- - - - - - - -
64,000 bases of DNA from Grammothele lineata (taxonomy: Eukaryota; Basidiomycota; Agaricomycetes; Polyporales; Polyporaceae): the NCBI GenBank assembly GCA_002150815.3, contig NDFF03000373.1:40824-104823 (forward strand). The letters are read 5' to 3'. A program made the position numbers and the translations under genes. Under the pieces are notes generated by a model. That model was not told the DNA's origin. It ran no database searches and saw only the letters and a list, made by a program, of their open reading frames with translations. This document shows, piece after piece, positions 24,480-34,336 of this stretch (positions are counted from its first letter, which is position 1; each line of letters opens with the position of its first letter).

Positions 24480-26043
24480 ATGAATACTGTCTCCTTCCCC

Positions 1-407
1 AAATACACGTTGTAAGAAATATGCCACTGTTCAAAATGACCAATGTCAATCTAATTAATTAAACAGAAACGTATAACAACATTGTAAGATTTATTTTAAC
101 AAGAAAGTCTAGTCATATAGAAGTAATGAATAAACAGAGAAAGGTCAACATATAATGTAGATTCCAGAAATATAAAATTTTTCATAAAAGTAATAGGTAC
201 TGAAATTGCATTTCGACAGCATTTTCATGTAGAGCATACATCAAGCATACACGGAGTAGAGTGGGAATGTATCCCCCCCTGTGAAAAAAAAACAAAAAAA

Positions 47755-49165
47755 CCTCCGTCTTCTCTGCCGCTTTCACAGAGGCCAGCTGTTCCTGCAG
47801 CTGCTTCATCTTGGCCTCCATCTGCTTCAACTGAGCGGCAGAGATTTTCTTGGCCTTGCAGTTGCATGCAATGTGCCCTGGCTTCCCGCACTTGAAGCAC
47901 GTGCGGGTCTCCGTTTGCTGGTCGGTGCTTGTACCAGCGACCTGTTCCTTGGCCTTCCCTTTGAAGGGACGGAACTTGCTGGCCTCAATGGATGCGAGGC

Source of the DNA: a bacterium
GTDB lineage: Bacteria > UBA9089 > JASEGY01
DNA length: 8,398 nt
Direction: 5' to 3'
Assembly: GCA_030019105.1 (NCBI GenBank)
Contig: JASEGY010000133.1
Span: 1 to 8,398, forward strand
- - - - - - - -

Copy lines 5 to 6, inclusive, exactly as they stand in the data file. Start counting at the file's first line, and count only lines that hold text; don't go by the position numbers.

1 AAATACACGTTGTAAGAAATATGCCACTGTTCAAAATGACCAATGTCAATCTAATTAATTAAACAGAAACGTATAACAACATTGTAAGATTTATTTTAAC
101 AAGAAAGTCTAGTCATATAGAAGTAATGAATAAACAGAGAAAGGTCAACATATAATGTAGATTCCAGAAATATAAAATTTTTCATAAAAGTAATAGGTAC